Putting fluoride in the water to prevent tooth decay has been a long-time practice that is still not without its controversy, but another substance that's associated with mood-altering effects could be lurking in your the drinking supply — and it got there naturally.
Anna Fels, a psychiatrist and professor at Weill Cornell Medical College in New York City, wrote in a New York Times op-ed over the weekend that lithium, an antimanic drug that decreases abnormal brain activity, is present in varying levels in the water supply and "has been largely ignored for over half a century." If you didn't know, lithium was also included in early recipes of the soda 7Up.
The drug "appears to have important medical implications" in water, Fels continued in her article "Should We All Take a Bit of Lithium?"
"Lithium is a naturally occurring element, not a molecule like most medications, and it is present in the United States, depending on the geographic area, at concentrations that can range widely, from undetectable to around .170 milligrams per liter," Fels wrote. "This amount is less than a thousandth of the minimum daily dose given for bipolar disorders and for depression that doesn’t respond to antidepressants. Although it seems strange that the microscopic amounts of lithium found in groundwater could have any substantial medical impact, the more scientists look for such effects, the more they seem to discover. Evidence is slowly accumulating that relatively tiny doses of lithium can have beneficial effects. They appear to decrease suicide rates significantly and may even promote brain health and improve mood."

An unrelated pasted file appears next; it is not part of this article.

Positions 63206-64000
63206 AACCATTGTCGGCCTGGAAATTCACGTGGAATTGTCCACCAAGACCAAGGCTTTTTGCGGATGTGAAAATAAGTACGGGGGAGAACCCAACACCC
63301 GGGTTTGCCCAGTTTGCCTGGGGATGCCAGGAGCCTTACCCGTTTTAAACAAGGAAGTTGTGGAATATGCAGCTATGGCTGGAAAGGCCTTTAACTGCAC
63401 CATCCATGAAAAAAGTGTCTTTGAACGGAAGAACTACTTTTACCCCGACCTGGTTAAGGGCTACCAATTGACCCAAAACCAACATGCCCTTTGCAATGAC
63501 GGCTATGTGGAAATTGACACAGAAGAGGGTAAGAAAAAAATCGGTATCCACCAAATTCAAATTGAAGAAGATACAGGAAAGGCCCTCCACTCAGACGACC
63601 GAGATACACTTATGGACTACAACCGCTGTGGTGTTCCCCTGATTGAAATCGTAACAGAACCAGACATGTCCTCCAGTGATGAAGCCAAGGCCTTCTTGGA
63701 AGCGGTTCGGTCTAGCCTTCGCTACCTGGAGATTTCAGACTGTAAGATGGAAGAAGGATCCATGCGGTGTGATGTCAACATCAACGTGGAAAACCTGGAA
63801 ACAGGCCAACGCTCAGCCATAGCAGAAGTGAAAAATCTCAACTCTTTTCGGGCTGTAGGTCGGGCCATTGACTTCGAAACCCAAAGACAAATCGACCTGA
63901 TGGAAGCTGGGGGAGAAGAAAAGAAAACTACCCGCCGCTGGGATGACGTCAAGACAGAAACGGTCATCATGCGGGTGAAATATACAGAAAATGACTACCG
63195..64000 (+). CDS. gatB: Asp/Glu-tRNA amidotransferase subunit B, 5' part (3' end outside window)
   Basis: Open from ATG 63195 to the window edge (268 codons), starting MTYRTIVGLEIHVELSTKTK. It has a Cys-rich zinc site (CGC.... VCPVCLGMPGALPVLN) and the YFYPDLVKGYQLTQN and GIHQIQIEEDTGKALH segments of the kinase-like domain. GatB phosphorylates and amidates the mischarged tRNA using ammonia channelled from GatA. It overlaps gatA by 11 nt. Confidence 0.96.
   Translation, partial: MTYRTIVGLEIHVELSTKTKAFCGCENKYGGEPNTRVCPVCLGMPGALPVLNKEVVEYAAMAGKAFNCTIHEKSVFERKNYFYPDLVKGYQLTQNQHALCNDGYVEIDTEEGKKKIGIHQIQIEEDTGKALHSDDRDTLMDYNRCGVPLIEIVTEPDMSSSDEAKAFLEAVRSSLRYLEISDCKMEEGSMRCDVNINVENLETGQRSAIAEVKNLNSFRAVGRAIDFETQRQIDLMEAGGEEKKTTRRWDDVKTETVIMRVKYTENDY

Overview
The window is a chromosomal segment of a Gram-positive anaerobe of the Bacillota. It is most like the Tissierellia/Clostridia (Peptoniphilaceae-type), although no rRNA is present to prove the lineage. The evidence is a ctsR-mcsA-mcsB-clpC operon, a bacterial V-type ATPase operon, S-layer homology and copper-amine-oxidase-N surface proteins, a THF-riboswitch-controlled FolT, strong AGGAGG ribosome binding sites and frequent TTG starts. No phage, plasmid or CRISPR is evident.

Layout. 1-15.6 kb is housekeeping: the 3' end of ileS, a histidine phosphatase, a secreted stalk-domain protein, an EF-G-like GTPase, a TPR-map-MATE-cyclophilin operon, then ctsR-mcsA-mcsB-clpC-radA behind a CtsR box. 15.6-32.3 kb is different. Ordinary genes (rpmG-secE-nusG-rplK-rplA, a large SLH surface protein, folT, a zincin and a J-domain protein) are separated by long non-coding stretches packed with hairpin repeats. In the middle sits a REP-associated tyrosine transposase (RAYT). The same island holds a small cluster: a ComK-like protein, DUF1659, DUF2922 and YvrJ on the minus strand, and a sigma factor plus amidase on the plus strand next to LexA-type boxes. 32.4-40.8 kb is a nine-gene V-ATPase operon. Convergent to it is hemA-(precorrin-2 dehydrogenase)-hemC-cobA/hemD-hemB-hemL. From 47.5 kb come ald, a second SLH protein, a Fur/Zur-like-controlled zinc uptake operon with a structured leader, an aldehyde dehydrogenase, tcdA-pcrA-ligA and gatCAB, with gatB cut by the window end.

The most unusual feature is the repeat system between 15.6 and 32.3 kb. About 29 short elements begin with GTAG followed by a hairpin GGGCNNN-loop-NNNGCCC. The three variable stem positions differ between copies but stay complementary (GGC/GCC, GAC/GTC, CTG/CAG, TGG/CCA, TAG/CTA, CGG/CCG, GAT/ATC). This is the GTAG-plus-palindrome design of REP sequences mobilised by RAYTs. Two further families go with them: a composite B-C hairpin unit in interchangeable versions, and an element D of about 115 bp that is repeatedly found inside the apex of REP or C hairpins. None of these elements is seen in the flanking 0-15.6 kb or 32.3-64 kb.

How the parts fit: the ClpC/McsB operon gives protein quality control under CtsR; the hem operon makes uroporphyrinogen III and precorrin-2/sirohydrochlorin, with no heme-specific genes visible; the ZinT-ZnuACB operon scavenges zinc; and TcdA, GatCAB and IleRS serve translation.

While higher lithium levels have been associated with some health and community benefits — like lower suicide rates and homicide rates — Felts wrote that these studies have failed to gain much attention in the scientific community and in the general public at large.
"When the data from [a] Japanese study was reanalyzed in a second publication, the authors concluded that those people with higher levels of lithium in their water supply had lower levels of 'all-cause mortality.' Why have these findings been so little discussed in the medical, psychiatric and public health communities?" she asked.
Fels wrote that as a psychiatrist she has found the drug to be a "hard sell" even to patients who would really benefit from its effects. She also speculated because it is cheap and relatively abundant that there has been little push because pharmaceuticals would not have much to gain from it.
"Research on a simple element like lithium that has been around as a medication for over half a century and as a drink for millenniums may not seem like a high priority, but it should be," Fels wrote.
Read her whole op-ed in the New York Times.
Front page image via Shutterstock.